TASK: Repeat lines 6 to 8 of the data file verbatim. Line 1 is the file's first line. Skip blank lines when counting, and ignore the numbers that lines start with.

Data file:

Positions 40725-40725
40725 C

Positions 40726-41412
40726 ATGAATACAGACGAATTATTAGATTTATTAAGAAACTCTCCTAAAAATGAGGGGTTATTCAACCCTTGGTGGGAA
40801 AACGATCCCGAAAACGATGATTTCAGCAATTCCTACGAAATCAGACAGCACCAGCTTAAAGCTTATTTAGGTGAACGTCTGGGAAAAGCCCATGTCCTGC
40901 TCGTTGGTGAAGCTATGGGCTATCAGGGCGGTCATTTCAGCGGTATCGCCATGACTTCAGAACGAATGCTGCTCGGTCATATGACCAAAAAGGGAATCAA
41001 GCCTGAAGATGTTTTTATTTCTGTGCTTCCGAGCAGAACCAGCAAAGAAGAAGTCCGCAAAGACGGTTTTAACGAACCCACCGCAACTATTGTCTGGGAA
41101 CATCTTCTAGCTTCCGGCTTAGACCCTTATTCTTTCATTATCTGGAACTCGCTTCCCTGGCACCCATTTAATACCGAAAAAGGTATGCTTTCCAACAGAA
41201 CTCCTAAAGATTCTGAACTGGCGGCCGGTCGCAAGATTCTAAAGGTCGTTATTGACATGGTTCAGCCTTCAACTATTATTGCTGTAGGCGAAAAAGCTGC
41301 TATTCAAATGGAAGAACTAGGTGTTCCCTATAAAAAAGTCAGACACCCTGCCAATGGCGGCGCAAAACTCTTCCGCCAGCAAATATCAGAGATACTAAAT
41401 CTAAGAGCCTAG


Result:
40901 TCGTTGGTGAAGCTATGGGCTATCAGGGCGGTCATTTCAGCGGTATCGCCATGACTTCAGAACGAATGCTGCTCGGTCATATGACCAAAAAGGGAATCAA
41001 GCCTGAAGATGTTTTTATTTCTGTGCTTCCGAGCAGAACCAGCAAAGAAGAAGTCCGCAAAGACGGTTTTAACGAACCCACCGCAACTATTGTCTGGGAA
41101 CATCTTCTAGCTTCCGGCTTAGACCCTTATTCTTTCATTATCTGGAACTCGCTTCCCTGGCACCCATTTAATACCGAAAAAGGTATGCTTTCCAACAGAA